Monday, November 2, 2015

Self-Crusting Pumpkin Pie

The latest book to reach my hands from my Cook My Book group was The Los Angeles Times California Cookbook. Originally published in 1981, the book has a nostalgic feel, and the pumpkin pie recipe is no exception.

Based on the "Impossible" pies made famous by Bisquick, this pumpkin pie is a little lighter, creamier, and fluffier than the typical super-dense pumpkin pie.

I have a few cracks and wrinkles on top of the pie, so it wasn't the prettiest thing in the world - but let's face it, once it's sliced, no one will know - particularly if you serve it with whipped cream. And, your pie might be prettier, since I live at high altitude and baking results can be different from what you'd get closer to sea level.

While the recipe claimed that this pie made its own crust, don't be looking for something as thick as a typical crust. But, amazingly, it was enough crust to keep the slices of pie together. While I love flaky pastry crust, I thought this was a nice departure from the usual.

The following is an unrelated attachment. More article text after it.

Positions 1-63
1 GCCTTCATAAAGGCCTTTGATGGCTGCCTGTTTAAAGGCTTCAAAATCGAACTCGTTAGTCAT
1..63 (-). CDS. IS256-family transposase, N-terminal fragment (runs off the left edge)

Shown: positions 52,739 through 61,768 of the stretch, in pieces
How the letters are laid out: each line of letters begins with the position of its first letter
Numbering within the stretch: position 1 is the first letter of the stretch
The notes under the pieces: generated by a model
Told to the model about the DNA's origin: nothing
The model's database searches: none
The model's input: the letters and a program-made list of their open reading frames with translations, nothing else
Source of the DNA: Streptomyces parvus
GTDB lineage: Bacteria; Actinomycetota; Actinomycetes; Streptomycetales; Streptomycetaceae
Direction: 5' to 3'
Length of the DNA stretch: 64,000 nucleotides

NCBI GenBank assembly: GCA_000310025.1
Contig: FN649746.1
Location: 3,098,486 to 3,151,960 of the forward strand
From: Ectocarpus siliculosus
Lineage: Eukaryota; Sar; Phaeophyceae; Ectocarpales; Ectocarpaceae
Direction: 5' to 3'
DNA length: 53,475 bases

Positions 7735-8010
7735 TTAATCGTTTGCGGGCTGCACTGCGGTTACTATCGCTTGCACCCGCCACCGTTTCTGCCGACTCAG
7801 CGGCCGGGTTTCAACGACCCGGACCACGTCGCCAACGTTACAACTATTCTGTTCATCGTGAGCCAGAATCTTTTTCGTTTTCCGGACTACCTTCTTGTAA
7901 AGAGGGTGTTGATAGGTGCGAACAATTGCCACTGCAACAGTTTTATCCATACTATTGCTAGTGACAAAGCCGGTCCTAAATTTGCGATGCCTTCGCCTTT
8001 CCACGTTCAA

Impossible Pumpkin Pie
Adapted from The Los Angeles Times California Cookbook

1 1/3 cups milk
3 tablespoons butter, softened
4 eggs
1/2 cup sugar
1/2 cup Bisquick
1 cup canned pumpkin
1 teaspoon ground cinnamon
1/4 teaspoon ground allspice
1/8 teaspoon ground cloves
1/2 teaspoon salt

Preheat your oven to 400 degrees and spray a 9" pie pan with baking spray or oil. Or butter the pan.

Combine all of the pie ingredients in a blender an blend until well-mixed and smooth.

Pour the mixture into the prepared pan and bake at 400 degrees for about 30 minutes, or until a knife inserted halfway between the edge and center of the pie comes out clean.

Remove the pie from the oven and let the pan cool on a rack until it's room temperature, then refrigerate until fully chilled.